The goal is to strip Syria's ability to make new chemical weapons, then destroy its entire stockpile within nine months.

BERMAN: Syria is a major story and fallen out of spotlight. But I'm glad we are getting updates from there.

Meanwhile, this is a crazy story. Russian President Vladimir Putin lighting the ceremonial Olympic flame in Moscow, but the four-month relay to Sochi for the 2014 Winter Games off to a rough start when the blame went out for a brief time Sunday. Oops, game over. No Olympics! No, no. They still actually have the game, folks.

The glitch occurred when a torch bearer ran through a long passageway creating something of a wind tunnel, that extinguished the flame. There you see it right there, the cancellation of the games.

SAMBOLIN: Just relight it. Keep it going.

BERMAN: They had a lighter luckily. They're relighted it. And the thing went out, oh, it's out, someone help me. Somebody got a match?

SAMBOLIN: All right. This is an incredible story. A major Internet drug bust, shedding new light on the dark corners of the Web. Last week, police arrested the alleged kingpin of Silk Road, a $1.2 billion online drug marketplace. We brought you this story last week.

So, within hours, many who traded on that site were back in action elsewhere -- drugs, guns, chemicals, you name it, available at the click of the mouse.

CNN's Laurie Segall reports.


LAURIE SEGALL, CNN MONEY CORRESPONDENT (voice-over): Peter is picking up mail from the post office. It's not your typical package. Inside? Drugs.

UNIDENTIFIED MALE: Actually, that's going to be meth (ph).

SEGALL: Welcome to the growing dark side of the Internet -- in a couple of clicks, drugs on your doorstep.

Peter, whose name has been changed, asked us to obscure his identity.

UNIDENTIFIED MALE: It's basically powdered mushrooms and you can just go here and you say, hey, I want to buy 250 milligrams of it and you click the buy-now thing, like any other place you are buying something online, you end up with a shopping cart and you click the checkout button.

SEGALL: But the feds are cracking down. This week, online drug market, Silk Road, was blocked and its alleged leader arrested.

Peter's familiar with the site. UNIDENTIFIED MALE: Things I've bought are generally psychedelics, namely LSD, because that's the hardest one to find on the street.

SEGALL: Users sign on through Tor, an anonymous network where the only payment accepted is Bitcoin, a virtual currency worth real money.

(on camera): The idea is it's just not traceable.

UNIDENTIFIED MALE: It's not traceable if you do it correctly. But if do things like buying Bitcoins on the streets or things like that, it becomes untraceable.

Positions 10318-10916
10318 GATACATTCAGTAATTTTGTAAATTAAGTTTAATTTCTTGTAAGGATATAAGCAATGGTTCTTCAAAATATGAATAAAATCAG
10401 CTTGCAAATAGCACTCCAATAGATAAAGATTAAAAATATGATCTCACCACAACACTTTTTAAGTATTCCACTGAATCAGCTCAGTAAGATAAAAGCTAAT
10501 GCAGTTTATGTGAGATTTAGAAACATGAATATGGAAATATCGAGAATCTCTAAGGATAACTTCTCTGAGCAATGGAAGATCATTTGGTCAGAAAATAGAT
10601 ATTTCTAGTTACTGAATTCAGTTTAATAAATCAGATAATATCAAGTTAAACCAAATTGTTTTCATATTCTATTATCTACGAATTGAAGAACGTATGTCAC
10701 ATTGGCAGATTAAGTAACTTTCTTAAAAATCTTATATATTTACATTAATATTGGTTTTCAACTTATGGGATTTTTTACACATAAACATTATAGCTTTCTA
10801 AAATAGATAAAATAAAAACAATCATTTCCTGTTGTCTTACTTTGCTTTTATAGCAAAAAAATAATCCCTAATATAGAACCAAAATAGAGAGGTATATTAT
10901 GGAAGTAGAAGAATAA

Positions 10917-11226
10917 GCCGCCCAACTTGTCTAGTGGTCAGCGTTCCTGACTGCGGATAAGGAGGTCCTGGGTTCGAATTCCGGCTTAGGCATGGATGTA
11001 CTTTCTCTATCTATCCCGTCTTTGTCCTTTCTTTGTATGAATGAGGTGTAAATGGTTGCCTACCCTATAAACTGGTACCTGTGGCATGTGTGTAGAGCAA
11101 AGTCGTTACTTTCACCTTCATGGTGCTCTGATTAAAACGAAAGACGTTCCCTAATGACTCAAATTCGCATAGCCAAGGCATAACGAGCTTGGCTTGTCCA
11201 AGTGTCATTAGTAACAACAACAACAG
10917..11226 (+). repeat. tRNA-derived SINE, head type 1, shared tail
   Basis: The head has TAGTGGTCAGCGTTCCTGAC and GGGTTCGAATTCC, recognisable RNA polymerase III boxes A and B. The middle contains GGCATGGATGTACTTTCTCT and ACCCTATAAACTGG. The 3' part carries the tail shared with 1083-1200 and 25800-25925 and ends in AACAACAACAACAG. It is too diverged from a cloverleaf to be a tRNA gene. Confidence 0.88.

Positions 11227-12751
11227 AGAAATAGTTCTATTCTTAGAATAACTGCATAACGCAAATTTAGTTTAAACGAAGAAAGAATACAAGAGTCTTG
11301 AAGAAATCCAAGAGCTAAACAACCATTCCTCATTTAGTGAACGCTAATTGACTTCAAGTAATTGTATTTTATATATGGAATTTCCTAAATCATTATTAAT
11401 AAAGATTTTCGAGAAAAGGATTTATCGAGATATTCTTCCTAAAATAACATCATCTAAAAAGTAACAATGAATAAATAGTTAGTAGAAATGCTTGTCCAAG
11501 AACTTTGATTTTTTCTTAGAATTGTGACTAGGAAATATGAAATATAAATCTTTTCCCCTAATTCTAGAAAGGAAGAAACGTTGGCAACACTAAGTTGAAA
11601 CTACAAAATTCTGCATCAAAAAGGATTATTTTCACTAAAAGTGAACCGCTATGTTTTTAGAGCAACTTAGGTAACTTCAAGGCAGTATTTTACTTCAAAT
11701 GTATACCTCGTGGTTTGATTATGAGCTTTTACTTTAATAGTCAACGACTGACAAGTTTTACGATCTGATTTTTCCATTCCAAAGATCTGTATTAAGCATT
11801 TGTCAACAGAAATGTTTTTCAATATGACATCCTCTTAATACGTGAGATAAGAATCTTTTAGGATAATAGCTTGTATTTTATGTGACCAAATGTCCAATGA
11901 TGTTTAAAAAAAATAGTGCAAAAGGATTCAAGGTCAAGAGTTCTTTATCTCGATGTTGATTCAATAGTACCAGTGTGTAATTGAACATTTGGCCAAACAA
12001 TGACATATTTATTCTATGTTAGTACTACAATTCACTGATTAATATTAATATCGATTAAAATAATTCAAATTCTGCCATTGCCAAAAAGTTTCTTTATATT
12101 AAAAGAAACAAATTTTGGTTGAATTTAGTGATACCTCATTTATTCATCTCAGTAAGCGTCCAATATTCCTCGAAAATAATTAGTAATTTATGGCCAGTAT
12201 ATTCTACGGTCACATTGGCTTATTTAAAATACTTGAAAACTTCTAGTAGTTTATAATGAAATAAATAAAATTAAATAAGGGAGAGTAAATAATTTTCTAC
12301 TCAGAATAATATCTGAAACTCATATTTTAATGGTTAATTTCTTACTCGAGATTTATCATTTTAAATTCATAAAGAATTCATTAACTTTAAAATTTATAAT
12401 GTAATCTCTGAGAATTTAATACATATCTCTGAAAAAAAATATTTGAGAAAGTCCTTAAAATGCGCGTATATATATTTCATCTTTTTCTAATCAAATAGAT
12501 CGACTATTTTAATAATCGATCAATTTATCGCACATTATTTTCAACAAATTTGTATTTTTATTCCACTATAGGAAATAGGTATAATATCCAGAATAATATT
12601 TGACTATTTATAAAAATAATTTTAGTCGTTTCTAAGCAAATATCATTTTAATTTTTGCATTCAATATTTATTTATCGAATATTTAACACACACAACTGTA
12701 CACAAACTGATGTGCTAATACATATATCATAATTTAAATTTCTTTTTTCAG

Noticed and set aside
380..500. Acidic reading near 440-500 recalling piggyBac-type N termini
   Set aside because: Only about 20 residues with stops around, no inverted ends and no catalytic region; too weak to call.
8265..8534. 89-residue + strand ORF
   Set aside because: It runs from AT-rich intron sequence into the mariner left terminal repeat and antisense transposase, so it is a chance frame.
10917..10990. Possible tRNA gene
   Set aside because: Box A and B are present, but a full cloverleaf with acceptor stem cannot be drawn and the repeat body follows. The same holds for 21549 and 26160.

SEGALL (voice-over): Silk Road specialized in drugs, but as Peter shows us, the Internet gets even darker. There are other sites that haven't been shut down. Here's one.

UNIDENTIFIED MALE: It's the same kind of thing. There's a drug category and you can find different things. If you are interested in looking for LSD, you go and you select the LSD thing.

Apparently, on this site, you can literally buy guns -- AK-47, AR-15.

SEGALL: We were also shown screen shots of sites advertising hit men. They promised to kill for Bitcoin compensation.

Peter's never given that a test drive. He's only used Tor to buy drugs, often on Silk Road.

(on camera): Now that it's gone, you bummed?



SEGALL (voice-over): It's not necessarily an end game.

UNIDENTIFIED MALE: They killed a server. They didn't take down the technology that's used to make this happen.

SEGALL: A game of whack-a-mole in the dark corners of the web.

(on camera): What do you think the outcome will be of Silk Road officially being taken over by the government, being taken down?

UNIDENTIFIED MALE: I think people are going to be pretty fearful of using those kinds of services for a while. I imagine there will be discussions on what happened, what went wrong, how to improve on it. And later on, newer versions that have improved in some way will pop up and regain the trust that's probably dissipating right now.

SEGALL (voice-over): Laurie Segall, CNN Money, San Francisco.


BERMAN: I've got to say, that is fascinating. Laurie Segall does fantastic reporting about things that are going online. I would follow her on Twitter if you get the chance. You will not regret it one bit.